35
Students of All Ages Benefit
Benefits
  • Parental involvement clearly benefits students in
    the early years, but continued parental
    involvement shows significant gains at all ages
    and all grade levels
  • Junior and senior high school students make
    better transitions, maintain the quality of their
    work, and develop realistic plans for the future

36
School Quality
Benefits
  • Schools with parent-teacher groups have higher
    student achievement
  • School experience improved teacher morale and
    higher ratings of teachers by parents
  • When schools are held accountable, school
    districts make positive changes that include
    securing resources and funding to improve the
    curriculum and provide after school and family
    support programs
  • Schools have more support from families and
    better reputations in the community

37
Lifelong Benefits
Benefits
  • When schools work together with families to
    support learning, children tend to succeed not
    just in school, but throughout life.
  • Source The Parent Institute Henderson and
    Burla, 1997

38
Benefits of Parent Involvement
Benefits
  • Research indicates that the most accurate
    predictor of a students achievement in school is
    not income or social status, but the extent the
    students family is able to
  • Create a home environment that encourages
    learning.
  • Express high and realistic expectations for their
    childrens achievement and future careers.
  • Become involved in their childrens education at
    school and in the community.
  • Source Anne Henderson, A New Generation of
    Evidence

39
Benefits of Parent Involvement
Benefits
  • Family practices of involvement are as or more
    important than family background variables in
    determining whether and how students progress and
    succeed in school.
  • Source Joyce Epstein, 1996

40
Benefits of Parent Involvement
Benefits
  • The Triple As
  • Student Achievement
  • Student Attendance
  • Student Attachment

41
A Moment of Reflection and Sharing
NAEHCY Preconference Institute Supporting a
Child's First and Most Influential
Teachers
  • What are the barriers to family engagement /
  • parental involvement?

42
Barriers to Parental Involvement
Barriers
  • Prior concepts of the parents sense of place in
    their children's education. The traditional
    approach to family involvement in schools assume
    that parents know they played a key role in their
    childrens education and that they are welcome
    and needed in the schools. This approach
    sometimes does not work well with families who
    may be unfamiliar with this concept.
  • Lack of information on the importance of parental
    involvement.
  • Feelings of lack of ability to help their
    children.
  • Transportation issues can prevent them from being
    able to travel to the school.

43
Barriers to Parental Involvement
Barriers
  • Presence of younger children at home who require
    child care.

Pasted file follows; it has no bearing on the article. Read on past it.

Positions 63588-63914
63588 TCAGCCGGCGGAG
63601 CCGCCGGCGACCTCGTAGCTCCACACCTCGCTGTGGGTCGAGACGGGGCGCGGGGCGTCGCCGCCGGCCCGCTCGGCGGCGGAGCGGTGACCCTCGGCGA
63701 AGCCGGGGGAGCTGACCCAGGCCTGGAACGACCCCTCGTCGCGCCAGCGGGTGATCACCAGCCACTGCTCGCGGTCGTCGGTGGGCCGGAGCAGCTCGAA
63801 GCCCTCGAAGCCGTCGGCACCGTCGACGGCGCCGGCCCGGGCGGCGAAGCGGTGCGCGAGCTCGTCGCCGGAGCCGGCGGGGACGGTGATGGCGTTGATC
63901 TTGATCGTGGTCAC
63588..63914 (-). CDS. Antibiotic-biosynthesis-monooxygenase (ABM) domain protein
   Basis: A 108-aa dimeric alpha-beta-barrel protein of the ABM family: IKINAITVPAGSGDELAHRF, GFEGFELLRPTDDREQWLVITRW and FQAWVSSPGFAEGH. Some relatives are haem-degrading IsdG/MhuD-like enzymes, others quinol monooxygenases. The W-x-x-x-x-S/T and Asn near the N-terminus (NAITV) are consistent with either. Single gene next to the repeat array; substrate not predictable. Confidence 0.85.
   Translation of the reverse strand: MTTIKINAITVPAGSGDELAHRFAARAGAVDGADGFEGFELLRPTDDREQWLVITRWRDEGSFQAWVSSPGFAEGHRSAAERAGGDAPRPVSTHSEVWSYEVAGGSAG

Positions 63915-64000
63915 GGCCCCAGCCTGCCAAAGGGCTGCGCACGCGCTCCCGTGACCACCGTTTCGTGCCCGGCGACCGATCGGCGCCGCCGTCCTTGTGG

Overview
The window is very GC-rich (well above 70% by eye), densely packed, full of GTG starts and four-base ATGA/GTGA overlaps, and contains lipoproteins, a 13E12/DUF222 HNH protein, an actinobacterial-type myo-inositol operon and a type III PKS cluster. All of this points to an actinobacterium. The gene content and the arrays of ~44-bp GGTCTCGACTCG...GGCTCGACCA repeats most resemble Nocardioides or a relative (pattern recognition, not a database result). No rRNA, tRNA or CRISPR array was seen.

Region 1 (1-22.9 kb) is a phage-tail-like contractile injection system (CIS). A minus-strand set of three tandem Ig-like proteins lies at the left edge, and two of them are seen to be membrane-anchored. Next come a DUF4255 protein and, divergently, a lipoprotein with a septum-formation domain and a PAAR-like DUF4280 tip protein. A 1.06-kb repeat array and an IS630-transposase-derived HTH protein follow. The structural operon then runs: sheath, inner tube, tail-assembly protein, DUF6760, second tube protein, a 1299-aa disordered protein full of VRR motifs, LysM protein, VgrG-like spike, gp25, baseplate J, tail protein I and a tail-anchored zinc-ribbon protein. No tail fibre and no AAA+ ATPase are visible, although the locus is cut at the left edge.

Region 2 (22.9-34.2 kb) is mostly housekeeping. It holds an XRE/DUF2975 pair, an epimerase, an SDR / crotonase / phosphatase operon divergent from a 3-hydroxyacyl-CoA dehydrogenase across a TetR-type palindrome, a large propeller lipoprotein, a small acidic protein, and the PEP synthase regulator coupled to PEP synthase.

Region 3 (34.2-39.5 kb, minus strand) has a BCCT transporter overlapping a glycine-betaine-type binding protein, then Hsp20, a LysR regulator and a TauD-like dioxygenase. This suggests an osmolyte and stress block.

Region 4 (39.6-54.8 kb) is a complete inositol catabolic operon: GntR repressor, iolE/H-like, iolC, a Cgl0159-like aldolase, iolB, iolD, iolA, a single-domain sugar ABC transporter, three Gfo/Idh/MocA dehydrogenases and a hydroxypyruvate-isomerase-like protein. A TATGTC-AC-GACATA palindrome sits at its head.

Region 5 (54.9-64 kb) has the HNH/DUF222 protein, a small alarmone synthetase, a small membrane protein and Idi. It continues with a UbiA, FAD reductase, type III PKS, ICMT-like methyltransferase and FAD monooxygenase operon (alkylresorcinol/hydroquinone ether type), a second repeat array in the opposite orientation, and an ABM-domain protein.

• The perception that they are not needed and that
    someone else can do the job better.
  • Unfamiliarity with the concept of volunteering
    because there are no systems in place for this in
    their culture can lead to skepticism about
    institutions which promote this.
  • Perceptions by many cultures that the mainstream
    volunteer management model is too rigid and
    organization-driven may create a barrier to
    participation.

44
Barriers to Parental Involvement
Barriers
  • Written communication text dependent
    communications of all kinds
  • Limited access to technology, limited technology
    skills (survival is a great teacher of skills)
  • Reliance on a select group of volunteers
  • Single-track recruiting strategies
  • Limited multicultural/subcultural outlook and
    resources
  • Teachers want to involve parents in schools but
    need guidance and support in promoting this
    union.

45
Barriers to Parental Involvement
Barriers
  • Community organizations and groups, many of which
    are already engaged in helping children and their
    families outside schools, often have weak links
    with schools.
  • School structures are more complicated at the
    middle and high school levels.
  • Many parents are preoccupied with survival
    strategies.

46
Barriers to Parental Involvement
Barriers
  • Fear
  • Isolation
  • Assumptions
  • Values

47
Family Engagement / Parental Involvement Programs
NAEHCY Preconference Institute Supporting a
Child's First and Most Influential
Teachers
  • Major Program Components

48
Type of Family Engagement / Parental Involvement
Program
Components
  • Research does not show certain types of parental
    involvement activities to be more strongly
    associated with improving student outcomes than
    others research in this field does not yet
    strongly endorse one strategy over another.
  • Studies do show that programs resembling true
    partnershipsfamily involvement is not limited to
    certain activities but rather integral to all
    aspects of school life, including
    decision-makingare the most successful in
    raising student outcomes.

49
Type of Family Engagement / Parental Involvement
Program
Components
  • Programs that offer a wide variety of
    opportunities for involvement increase the
    chances of tapping different parent skills and
    accommodating varied parent schedules.
  • Researchers repeatedly emphasize, however, that
    the care with which strategies are planned and
    implemented is more significant than the specific
    form the involvement takes.
  • (Eccles Harold,1996 Henderson Berla, 1997)

50
Six Types of School-Family-Community Involvement
Components
  • Joyce Epstein (Center on School, Family and
    Community
  • Partnerships at John Hopkins University) has
    identified six
  • important types of cooperation between families,
  • schools, and other community organizations.
  • Parenting
  • Communicating
  • Volunteering
  • Learning at Home
  • Decision-making
  • Collaboration with the Community

51
Six Types of School-Family-Community Involvement
Components
  • Parenting
  • Supporting stable family routines, parental